It's often necessary to reduce the number of colours used in an image, usually in order to display it on a device which has colour limitations. For example, we may want to display a colour image on a black and white printer. If the printer can print shades of gray, we can simply convert the colour image to a grayscale image. If it can only print black or white, we have to use some method of halftoning where black pixels are scattered in a pattern which simulates shades of grey to the human eye. It's also possible to halftone to more than two shades of grey or to halftone each colour component separately in order to print colour images. Colour pictures in magazines are printed by halftone cyan, magenta, yellow and black separately.
The easiest method of halftoning is ordered dithering. In this method, pixels are turned on or off according to a pattern called a dither matrix. The dither matrix is a rectangular array of numbers, all different, which define the order in which pixels are turned on as the brightness of a pixel increases. The matrix is tiled over the image and the pixel at each point is turned on if its brightness is larger than the value in the matrix at that point, suitably scaled for the number of levels we're dithering to.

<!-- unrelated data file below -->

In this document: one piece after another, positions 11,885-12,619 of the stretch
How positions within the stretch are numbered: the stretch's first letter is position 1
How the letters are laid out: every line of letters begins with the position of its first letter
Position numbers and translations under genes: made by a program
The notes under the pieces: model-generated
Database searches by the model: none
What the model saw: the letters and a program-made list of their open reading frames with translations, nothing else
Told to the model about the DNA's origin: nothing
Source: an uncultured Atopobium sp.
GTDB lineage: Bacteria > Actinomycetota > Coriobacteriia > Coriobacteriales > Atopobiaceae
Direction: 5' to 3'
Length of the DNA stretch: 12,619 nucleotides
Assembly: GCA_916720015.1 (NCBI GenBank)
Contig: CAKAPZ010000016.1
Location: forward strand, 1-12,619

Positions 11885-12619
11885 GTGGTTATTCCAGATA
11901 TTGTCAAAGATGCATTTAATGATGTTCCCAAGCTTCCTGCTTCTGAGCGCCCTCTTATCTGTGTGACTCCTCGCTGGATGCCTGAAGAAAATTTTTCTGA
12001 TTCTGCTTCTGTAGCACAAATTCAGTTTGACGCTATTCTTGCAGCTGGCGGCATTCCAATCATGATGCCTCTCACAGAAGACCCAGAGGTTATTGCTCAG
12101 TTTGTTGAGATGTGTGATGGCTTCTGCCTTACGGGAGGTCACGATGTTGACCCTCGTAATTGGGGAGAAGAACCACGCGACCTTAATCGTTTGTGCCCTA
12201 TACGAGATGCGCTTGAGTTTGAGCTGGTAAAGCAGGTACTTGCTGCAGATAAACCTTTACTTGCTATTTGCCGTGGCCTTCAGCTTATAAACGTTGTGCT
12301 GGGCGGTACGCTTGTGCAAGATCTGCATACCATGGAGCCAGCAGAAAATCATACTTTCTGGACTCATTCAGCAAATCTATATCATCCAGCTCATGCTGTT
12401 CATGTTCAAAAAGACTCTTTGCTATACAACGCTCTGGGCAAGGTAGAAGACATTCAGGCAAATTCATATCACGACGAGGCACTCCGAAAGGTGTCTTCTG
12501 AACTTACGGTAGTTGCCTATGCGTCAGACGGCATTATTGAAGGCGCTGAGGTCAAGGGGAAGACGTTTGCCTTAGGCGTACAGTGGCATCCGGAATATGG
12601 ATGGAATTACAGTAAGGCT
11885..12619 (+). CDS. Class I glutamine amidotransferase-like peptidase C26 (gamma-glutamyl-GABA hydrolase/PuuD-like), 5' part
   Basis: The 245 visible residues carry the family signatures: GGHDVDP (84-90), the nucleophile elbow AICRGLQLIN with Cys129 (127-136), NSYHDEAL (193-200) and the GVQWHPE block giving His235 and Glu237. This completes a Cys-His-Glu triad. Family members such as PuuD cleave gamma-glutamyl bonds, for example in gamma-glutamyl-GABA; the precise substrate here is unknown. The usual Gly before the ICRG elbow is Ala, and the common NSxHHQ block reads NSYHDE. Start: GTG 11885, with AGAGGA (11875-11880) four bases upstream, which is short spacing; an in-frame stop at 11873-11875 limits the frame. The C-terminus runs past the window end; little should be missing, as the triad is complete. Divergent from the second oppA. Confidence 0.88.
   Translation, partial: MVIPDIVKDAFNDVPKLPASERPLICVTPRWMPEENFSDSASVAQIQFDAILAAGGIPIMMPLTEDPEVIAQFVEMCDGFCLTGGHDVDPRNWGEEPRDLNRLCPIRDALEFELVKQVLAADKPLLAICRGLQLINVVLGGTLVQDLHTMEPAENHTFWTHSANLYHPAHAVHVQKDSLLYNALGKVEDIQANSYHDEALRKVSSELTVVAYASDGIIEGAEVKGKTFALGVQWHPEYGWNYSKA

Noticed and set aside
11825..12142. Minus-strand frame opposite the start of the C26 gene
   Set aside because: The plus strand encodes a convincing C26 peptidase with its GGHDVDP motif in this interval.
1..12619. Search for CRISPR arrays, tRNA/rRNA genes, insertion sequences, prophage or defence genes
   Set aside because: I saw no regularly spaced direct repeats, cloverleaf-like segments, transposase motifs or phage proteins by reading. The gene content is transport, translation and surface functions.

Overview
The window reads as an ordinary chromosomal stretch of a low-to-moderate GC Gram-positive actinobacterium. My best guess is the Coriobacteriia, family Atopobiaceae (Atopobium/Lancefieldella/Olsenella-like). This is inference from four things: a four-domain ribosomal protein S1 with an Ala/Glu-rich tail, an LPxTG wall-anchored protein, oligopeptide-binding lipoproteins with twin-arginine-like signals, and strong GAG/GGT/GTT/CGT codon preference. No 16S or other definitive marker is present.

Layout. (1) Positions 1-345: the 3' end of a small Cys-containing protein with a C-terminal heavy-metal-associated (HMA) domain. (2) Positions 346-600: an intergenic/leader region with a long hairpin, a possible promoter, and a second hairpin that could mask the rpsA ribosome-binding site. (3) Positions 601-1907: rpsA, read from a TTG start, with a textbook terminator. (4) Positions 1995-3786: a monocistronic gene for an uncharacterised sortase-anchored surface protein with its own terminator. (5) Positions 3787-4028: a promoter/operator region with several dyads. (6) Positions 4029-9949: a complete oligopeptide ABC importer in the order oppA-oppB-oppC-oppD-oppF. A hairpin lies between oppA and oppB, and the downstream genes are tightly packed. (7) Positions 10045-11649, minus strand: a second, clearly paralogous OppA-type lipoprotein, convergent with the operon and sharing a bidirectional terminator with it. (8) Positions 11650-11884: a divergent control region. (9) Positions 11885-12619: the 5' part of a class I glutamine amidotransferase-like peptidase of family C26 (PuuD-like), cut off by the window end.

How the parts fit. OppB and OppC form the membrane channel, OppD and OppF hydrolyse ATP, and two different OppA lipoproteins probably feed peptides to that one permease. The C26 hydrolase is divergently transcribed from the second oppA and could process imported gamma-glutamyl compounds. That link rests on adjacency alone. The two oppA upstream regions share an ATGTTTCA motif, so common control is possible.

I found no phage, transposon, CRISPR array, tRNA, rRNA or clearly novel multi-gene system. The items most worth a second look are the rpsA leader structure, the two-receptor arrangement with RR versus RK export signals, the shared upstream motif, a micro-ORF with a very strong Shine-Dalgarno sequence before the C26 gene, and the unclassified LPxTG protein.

Here's the simplest 2x2 dither matrix:
0 2 3 1
And here's a 4x4 dither matrix:
0 14 3 13 11 5 8 6 12 2 15 1 7 9 4 10
This filter dithers an image to a specified number of colours. You supply the number of colors and the dither matrix. There are built-in matrices for common patterns such as 4x4 magic square and ordered dither etc.
- int matrix - The dither matrix
- int levels - The number of levels to dither to